The CPU choice you picked is fine as long as you have good cooling with it. Personally I would save up for a 970, or if your not stuck on nvidis, a factory overclocked AMD R9 380. I'm running a sapphire nitro 380, with a factory overclock and 4 gigs of video ram. It's extremely fast, and already comes with improved cooling for overclocking, and I am very happy with its performance. I'm sure nvidia has factory overclocked models of their cards to, and usually they're not much more expensive, and come with better cooling from the factory.

picard5.jpg

 

Primary system: Motherboard: ASUS M4A89GTD PRO/USB3, Processor: AMD Phenom II x4 945, Memory: 16 gigs of Patriot G2 DDR3 1600, Video: AMD Sapphire Nitro R9 380, Storage: 1 WD 500 gig HD, 1 Hitachi 500 gig HD, and Power supply: Coolermaster 750 watt, OS: Windows 10 64 bit. 

Media Center: Motherboard: Gigabyte mp61p-S3, Processor: AMD Athlon 64 x2 6000+, Memory: 6 gigs Patriot DDR2 800, Video: Gigabyte GeForce GT730, Storage: 500 gig Hitachi, PSU: Seasonic M1211 620W full modular, OS: Windows 10.

If I don't reply within 24 hours of your reply, feel free to send me a pm.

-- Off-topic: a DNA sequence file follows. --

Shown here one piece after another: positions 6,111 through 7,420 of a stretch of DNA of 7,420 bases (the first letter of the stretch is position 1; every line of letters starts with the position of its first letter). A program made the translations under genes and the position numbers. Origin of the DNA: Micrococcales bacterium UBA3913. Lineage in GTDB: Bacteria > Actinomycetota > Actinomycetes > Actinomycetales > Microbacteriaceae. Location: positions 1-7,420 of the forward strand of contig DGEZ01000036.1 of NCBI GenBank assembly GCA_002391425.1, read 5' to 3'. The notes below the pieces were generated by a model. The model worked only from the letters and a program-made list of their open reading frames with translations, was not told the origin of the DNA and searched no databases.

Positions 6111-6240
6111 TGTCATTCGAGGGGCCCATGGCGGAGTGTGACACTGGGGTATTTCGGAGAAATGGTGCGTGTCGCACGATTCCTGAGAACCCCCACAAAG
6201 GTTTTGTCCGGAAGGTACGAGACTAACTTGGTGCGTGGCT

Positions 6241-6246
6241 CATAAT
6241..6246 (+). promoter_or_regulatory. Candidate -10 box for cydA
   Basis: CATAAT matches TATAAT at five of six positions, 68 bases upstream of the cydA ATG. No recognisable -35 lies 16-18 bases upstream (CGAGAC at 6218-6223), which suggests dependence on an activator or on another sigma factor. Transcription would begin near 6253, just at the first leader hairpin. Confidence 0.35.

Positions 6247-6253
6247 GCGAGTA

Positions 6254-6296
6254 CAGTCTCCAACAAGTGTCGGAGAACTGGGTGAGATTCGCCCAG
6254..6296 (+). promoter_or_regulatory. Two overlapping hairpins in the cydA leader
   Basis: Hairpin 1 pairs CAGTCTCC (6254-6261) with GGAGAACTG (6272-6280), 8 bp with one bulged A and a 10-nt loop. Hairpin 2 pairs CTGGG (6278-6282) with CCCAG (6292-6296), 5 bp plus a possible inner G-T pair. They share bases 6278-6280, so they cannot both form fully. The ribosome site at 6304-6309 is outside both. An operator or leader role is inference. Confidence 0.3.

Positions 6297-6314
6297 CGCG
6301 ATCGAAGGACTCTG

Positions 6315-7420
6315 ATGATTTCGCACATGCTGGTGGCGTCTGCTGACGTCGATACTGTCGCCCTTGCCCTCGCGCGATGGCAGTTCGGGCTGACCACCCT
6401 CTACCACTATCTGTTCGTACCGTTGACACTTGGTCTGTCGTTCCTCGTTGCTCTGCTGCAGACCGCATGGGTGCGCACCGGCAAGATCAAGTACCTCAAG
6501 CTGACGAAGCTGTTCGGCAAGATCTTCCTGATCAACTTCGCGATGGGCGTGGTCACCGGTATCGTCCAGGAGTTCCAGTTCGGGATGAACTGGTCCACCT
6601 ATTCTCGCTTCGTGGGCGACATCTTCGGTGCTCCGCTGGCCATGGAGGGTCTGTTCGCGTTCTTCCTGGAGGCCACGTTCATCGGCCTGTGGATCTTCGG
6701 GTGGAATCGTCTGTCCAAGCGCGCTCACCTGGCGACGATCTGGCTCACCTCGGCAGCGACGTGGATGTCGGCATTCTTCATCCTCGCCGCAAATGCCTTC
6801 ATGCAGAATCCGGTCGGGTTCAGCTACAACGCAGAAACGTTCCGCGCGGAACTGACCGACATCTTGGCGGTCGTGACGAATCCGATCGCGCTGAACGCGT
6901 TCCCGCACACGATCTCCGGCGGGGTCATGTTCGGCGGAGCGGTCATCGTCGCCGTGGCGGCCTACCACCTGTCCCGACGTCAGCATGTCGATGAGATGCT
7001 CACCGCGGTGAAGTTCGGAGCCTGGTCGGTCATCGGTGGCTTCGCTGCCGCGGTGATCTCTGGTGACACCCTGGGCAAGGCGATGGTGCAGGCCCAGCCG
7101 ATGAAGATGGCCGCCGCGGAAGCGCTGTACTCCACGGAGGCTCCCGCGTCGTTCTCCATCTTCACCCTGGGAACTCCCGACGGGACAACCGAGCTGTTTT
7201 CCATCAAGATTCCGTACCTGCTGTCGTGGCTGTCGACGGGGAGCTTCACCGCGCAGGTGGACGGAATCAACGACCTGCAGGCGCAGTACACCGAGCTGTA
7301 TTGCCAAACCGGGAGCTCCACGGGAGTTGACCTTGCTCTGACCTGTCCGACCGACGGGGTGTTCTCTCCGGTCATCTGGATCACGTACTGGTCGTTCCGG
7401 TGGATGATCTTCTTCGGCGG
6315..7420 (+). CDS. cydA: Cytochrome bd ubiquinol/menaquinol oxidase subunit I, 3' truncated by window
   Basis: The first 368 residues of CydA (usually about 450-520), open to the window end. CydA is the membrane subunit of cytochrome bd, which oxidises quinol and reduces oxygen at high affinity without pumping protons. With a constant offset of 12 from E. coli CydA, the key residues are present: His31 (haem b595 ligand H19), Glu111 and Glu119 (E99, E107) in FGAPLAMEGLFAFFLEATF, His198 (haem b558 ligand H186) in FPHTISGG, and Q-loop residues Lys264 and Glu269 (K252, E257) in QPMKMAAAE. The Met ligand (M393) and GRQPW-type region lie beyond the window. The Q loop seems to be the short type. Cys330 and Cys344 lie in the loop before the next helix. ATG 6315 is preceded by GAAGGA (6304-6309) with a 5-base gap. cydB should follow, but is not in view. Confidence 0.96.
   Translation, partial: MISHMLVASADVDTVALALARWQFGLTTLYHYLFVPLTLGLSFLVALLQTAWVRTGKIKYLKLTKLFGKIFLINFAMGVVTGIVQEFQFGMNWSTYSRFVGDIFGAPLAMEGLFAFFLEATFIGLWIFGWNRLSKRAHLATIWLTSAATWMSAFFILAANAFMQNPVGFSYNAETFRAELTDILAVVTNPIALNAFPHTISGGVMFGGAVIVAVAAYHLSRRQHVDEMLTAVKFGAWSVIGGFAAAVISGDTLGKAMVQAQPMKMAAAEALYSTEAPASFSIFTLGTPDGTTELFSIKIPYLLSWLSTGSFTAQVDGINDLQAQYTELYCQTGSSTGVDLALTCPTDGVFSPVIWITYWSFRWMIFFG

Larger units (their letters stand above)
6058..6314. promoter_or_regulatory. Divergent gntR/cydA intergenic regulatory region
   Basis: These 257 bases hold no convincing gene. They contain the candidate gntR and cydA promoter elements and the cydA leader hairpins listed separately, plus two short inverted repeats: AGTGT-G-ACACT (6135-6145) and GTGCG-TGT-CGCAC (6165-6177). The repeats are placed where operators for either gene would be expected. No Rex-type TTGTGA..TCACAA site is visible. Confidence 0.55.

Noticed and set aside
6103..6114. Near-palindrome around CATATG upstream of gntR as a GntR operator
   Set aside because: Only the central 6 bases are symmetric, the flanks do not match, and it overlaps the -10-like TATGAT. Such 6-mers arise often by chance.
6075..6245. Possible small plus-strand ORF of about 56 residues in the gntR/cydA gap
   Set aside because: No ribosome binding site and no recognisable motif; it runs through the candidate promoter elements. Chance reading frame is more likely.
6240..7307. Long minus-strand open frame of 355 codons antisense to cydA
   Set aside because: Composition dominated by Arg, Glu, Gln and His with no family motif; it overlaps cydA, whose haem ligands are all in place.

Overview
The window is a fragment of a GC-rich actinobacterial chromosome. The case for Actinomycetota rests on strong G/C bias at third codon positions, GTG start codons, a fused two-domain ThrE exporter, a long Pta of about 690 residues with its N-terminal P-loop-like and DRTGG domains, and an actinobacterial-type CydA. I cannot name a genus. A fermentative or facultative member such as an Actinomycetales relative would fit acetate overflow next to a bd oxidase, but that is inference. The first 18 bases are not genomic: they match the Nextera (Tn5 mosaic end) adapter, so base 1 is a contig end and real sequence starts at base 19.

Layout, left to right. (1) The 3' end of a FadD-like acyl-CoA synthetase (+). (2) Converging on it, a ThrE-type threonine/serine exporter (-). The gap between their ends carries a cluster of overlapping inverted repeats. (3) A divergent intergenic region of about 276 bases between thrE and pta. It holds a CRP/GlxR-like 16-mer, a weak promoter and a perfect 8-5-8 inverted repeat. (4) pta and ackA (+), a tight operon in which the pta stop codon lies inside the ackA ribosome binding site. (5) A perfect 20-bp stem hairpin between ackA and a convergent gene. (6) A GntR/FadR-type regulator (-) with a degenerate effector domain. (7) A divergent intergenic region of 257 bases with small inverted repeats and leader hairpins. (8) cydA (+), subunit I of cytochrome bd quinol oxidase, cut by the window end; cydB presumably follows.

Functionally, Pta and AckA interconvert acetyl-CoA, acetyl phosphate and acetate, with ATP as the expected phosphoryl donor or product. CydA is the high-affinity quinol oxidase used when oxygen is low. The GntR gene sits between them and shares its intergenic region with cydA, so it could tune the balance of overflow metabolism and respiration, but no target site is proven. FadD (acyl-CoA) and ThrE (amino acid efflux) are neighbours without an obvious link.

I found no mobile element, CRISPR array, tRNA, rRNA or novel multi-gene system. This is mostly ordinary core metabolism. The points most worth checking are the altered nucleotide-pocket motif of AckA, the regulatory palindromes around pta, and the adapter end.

#9 Adjustable

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Posted 04 January 2016 - 02:49 PM

The CPU choice you picked is fine as long as you have good cooling with it. Personally I would save up for a 970, or if your not stuck on nvidis, a factory overclocked AMD R9 380. I'm running a sapphire nitro 380, with a factory overclock and 4 gigs of video ram. It's extremely fast, and already comes with improved cooling for overclocking, and I am very happy with its performance. I'm sure nvidia has factory overclocked models of their cards to, and usually they're not much more expensive, and come with better cooling from the factory.

Well im planning on living on the turbo boost till I feel its a bit on the weak side then overclock it and I've made my mind to save up for the 970 although its a 1000 pounds more than the 960 but can u briefly tell me whats better in the 970 so I have it as a reference to some skeptics?

I really hate AMD cause of a really really bad experience with them so im totally done, nvidia has everything needed so why the heck not.

Just a little edit: I checked out the AMD card you said up and its about the same price as the gtx 960. At least in my country. And about the clock speed its much less(I know the memory bus is 256 bit but I dont think it would matter that much. Correct if im wrong)

Edited by Adjustable, 04 January 2016 - 02:55 PM.


#10 the_patriot11

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Posted 04 January 2016 - 04:52 PM